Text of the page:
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Interview: Erich Gamma Discusses Jazz, Eclipse, JUnit and Design Patterns

by Ryan Slobojan on Sep 22, 2008 | NOTICE: The next QCon is in San Francisco Nov 3-7, Join us!

In this interview from QCon London 2008, Erich Gamma discusses the Jazz project, why Eclipse has been successful, the strict Eclipse release schedule, JUnit, Design Patterns, how to identify a design pattern, design patterns and the 'Don't Repeat Yourself' principle, the design pattern community, and whether dependency injection is a design pattern.

Watch Erich Gamma Discusses Jazz, Eclipse, JUnit and Design Patterns (23 minutes).

From the interview:

Jazz is a new technology I have built, we have started on that three years ago, it's really based on lots of experience we gained in Eclipse. In Eclipse we learned about Agile practices, distributed development, we learnt a lot about how good is to have powerful tools for coding for development. But we also learned that there are areas where there is friction and, particularly when you want to work in a team, there are places where I don't think you will get the same level of support as you get from the IDE.

And that's why we started to really look into how could the new generation of team tools look like, they are built on a common platform, the platform of course again it's the same spirit as Eclipse, should become an extensible platform, and multiple tools can build on top of it and then also can be integrated. Seamless integration -- the same as you have on the desktop, we'd like to have seamless integration for team tools. So that's how we started, and then we noticed quickly that if you want to get this tight integration level, this seamless integration, then we found we should really build... initial focus on the bug-tracking system to track your work, we need a build system to track our continuous build, and we also need to build a new source code control system which enables us to do this kind of component-based development, and highly collaborative work in code, make it easy to flow changes and make this kind of parallel development very easy.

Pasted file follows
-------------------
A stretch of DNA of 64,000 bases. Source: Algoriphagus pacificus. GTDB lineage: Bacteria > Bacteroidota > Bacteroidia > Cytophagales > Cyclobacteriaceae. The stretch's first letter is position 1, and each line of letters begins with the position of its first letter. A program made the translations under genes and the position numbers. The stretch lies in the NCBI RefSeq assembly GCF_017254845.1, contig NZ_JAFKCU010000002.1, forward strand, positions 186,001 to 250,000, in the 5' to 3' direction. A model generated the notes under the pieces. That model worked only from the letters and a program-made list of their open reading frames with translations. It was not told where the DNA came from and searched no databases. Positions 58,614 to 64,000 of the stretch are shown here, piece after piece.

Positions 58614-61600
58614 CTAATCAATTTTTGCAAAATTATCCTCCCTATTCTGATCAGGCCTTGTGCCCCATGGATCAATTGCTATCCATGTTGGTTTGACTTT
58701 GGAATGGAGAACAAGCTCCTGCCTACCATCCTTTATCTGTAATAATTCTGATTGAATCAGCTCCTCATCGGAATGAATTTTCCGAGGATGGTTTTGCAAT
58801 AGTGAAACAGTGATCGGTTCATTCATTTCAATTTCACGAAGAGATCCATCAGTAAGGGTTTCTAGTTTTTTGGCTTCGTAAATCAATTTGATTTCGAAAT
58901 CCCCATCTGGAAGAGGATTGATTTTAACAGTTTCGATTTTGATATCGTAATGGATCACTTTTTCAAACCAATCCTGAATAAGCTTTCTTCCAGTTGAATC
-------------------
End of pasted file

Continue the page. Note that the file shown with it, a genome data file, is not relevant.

That's how we started, and that's the Jazz technology platform. On top of this platform what you will see coming out in the future is different products that will leverage this technology and package it, so that you will have this full family of products which can cover the application lifecycle. But our initial focus always was more coding, building, work tracking, bug tracking, source control, but you will see more stuff grow over time.

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